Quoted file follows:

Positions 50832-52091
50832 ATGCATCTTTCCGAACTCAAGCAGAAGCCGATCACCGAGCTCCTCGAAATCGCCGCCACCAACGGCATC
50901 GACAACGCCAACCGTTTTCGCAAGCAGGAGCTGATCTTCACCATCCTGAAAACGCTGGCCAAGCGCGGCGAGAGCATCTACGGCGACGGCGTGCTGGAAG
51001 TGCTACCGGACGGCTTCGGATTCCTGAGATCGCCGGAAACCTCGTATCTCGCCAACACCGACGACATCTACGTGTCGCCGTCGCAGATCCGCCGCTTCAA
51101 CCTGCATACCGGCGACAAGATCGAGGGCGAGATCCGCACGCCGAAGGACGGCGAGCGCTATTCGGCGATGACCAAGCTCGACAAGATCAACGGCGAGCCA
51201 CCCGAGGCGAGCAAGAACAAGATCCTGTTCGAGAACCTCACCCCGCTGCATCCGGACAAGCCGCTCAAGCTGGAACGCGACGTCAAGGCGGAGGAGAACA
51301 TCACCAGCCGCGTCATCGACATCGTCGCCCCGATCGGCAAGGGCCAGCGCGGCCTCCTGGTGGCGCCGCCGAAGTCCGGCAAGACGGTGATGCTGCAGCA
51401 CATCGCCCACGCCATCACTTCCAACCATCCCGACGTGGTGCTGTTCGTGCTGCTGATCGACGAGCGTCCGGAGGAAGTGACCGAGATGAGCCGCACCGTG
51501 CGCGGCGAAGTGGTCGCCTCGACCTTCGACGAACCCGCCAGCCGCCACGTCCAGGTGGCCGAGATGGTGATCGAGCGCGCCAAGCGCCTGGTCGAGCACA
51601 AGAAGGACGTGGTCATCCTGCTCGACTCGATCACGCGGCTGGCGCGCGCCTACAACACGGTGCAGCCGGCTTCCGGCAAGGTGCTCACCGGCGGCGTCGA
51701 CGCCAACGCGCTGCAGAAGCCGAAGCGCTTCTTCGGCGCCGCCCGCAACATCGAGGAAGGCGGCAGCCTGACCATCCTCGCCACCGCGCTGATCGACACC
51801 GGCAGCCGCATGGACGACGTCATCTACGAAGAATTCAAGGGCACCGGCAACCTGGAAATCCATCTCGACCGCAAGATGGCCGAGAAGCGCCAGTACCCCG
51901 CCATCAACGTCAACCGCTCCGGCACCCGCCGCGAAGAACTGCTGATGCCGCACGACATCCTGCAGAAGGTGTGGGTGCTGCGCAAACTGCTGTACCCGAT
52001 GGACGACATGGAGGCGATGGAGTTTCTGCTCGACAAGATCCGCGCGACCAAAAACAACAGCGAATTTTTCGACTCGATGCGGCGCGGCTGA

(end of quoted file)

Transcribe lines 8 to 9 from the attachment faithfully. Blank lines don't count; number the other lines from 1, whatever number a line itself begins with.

51401 CATCGCCCACGCCATCACTTCCAACCATCCCGACGTGGTGCTGTTCGTGCTGCTGATCGACGAGCGTCCGGAGGAAGTGACCGAGATGAGCCGCACCGTG
51501 CGCGGCGAAGTGGTCGCCTCGACCTTCGACGAACCCGCCAGCCGCCACGTCCAGGTGGCCGAGATGGTGATCGAGCGCGCCAAGCGCCTGGTCGAGCACA